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Social Communication: Intervention for Children

presented by Bonnie Brinton, Ph.D., CCC-SLP and Martin Fujiki, Ph.D., CCC-SLP

Accrediting Body:

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Disclosure Statement:

Financial: Bonnie Brinton & Martin Fujiki receive compensation from MedBridge for this course. They have no financial interest beyond the production of this course. 



Non-Financial: Bonnie Brinton & Martin Fujiki have no competing non-financial interests with MedBridge.

Satisfactory completion requirements: All disciplines must complete learning assessments to be awarded credit, no minimum score required unless otherwise specified within the course.

MedBridge is committed to accessibility for all of our subscribers. If you are in need of a disability-related accommodation, please contact [email protected]. We will process requests for reasonable accommodation and will provide reasonable accommodations where appropriate, in a prompt and efficient manner.

Accreditation Check:

What procedures and activities can be used to facilitate social communication in intervention sessions and classrooms? How can progress on social communication goals be monitored? This course will present a number of procedures and activities that can be implemented to highlight various aspects of social communication simultaneously. Activities are designed to reflect authentic social interactional situations for children of different ages and to be practical to implement in clinical and educational settings.

Meet Your Instructors

Bonnie Brinton, Ph.D., CCC-SLP

Bonnie Brinton, Ph.D., is a professor in the Department of Communication Disorders at Brigham Young University (BYU), Provo, UT. Dr. Brinton has worked as a practicing speech language pathologist in school, clinic, and hospital settings. She has also worked as a research scientist at the University of Kansas, and an associate professor of speech language…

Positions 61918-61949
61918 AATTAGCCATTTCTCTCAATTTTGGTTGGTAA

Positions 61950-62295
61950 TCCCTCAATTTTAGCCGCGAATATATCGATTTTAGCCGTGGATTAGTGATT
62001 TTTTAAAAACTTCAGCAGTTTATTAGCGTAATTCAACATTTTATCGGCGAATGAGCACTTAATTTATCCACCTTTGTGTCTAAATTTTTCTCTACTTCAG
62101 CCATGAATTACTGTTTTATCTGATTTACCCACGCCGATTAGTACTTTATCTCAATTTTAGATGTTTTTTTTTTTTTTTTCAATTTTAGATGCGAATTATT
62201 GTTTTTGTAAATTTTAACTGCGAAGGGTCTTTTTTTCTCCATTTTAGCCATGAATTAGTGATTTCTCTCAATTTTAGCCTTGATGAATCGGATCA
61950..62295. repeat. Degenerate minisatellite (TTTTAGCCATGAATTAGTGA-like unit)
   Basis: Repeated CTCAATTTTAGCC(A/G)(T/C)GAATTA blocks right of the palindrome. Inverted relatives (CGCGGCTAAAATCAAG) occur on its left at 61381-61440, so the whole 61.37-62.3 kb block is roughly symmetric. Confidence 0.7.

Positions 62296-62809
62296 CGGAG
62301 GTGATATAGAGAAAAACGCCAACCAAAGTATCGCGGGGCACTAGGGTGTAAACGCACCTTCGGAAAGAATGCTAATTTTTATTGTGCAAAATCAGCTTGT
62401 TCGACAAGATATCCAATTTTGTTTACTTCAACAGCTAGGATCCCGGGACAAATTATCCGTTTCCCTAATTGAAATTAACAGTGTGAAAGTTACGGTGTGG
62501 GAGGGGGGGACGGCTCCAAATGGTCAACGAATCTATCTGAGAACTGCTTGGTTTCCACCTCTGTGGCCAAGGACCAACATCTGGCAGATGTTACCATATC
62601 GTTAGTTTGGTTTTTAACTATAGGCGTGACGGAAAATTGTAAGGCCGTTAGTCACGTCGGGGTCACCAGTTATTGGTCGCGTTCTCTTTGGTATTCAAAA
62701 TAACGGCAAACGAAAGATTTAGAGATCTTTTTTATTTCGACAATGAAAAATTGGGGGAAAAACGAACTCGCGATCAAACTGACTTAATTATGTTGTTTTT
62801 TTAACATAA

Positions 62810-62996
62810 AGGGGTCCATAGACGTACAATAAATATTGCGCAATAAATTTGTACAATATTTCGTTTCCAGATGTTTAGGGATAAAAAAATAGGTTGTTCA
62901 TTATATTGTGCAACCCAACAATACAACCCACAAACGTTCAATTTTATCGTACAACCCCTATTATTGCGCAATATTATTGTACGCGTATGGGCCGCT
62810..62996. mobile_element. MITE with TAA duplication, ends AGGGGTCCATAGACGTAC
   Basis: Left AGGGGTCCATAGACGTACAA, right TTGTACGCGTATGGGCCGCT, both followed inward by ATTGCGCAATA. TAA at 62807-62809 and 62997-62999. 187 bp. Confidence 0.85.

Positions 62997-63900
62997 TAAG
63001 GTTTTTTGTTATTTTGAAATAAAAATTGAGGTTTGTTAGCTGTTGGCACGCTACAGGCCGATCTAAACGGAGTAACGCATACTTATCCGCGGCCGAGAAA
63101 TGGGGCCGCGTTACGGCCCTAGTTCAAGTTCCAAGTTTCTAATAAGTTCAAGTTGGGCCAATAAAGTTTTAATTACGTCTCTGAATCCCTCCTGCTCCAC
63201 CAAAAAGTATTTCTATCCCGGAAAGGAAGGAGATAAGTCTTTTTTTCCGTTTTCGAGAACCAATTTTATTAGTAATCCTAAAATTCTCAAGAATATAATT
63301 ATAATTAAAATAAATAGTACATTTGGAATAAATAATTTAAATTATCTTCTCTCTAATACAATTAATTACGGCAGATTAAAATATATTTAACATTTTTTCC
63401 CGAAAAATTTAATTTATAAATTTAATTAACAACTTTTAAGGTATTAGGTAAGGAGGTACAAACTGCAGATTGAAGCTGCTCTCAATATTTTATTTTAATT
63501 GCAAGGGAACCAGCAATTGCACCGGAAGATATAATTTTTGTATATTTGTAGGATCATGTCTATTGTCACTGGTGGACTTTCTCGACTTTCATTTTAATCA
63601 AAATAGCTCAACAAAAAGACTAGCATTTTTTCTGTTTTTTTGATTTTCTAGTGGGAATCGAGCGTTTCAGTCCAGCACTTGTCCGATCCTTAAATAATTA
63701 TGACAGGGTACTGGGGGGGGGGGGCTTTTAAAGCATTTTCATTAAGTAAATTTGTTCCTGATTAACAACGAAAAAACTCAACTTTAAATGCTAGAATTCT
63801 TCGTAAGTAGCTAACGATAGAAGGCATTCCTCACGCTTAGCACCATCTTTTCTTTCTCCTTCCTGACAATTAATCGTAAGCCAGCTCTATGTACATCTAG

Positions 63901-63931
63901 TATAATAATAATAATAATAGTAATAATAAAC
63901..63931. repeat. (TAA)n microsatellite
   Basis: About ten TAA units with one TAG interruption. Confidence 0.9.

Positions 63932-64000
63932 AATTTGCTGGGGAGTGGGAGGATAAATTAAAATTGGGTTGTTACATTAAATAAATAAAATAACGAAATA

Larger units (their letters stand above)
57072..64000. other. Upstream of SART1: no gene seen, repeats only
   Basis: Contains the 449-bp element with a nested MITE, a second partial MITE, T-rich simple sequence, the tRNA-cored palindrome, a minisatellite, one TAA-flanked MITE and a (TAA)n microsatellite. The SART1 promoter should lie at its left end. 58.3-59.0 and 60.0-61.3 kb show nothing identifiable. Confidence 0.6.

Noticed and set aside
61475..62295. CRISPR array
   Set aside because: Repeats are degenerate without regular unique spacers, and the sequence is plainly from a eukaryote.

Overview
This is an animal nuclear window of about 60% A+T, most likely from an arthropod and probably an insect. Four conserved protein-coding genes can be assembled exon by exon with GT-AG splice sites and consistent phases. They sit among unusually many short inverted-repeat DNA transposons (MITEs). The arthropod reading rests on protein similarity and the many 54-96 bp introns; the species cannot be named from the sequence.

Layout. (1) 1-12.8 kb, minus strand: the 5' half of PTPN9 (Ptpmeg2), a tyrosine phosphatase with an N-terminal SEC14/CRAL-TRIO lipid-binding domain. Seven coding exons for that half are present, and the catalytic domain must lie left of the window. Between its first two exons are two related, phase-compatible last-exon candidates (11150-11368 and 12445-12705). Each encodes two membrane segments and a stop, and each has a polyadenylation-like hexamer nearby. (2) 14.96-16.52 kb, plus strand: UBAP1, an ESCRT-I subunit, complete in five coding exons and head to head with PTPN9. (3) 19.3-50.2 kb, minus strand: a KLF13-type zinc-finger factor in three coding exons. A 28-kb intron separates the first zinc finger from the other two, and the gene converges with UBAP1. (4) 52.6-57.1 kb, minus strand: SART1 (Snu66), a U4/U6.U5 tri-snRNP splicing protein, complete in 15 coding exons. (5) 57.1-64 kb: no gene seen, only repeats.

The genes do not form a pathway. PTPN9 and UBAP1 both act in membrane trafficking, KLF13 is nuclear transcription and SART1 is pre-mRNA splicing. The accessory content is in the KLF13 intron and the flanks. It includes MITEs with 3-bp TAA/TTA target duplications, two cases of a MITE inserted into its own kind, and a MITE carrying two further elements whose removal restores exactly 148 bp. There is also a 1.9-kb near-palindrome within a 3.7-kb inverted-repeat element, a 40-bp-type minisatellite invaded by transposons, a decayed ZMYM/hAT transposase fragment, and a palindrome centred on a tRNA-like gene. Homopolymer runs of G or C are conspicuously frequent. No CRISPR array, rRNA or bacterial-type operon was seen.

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Martin Fujiki, Ph.D., CCC-SLP

Martin Fujiki, Ph.D., CCC-SLP, is professor and chair of the Department of Communication Disorders at Brigham Young University (BYU), Provo, Utah. He has practiced in the school setting as well as working as a research scientist at the University of Kansas and an associate professor at the University of Nevada, Reno. Dr. Fujiki has served…

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Chapters & Learning Objectives

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1. Employing Conversational Games

Children with disabilities often have difficulty understanding the emotions of others and cooperating with others in conversation. Interactive conversational games can be designed to help children interpret emotion cues and respond appropriately to conversational partners.

2. Using Scripts to Enhance Social Communication

Children with disabilities often struggle in a variety of social and academic contexts because they lack structural language skills, pragmatic ability, or social and emotional knowledge. Enacting scripts in treatment can enhance language processing, pragmatics, and social and emotional learning within the same activity.

3. Story Sharing to Enhance Social Communication

Social communication difficulties limit a child’s understanding of the social world. In addition, these difficulties often limit their comprehension of stories and literature. Story or literature-based activities can be employed to enhance social communication as well as story comprehension.

4. Journaling

Promoting generalization of behaviors facilitated in treatment is a constant challenge. A journaling activity conducted at the conclusion of each session can review concepts presented and encourage generalization of new behaviors.

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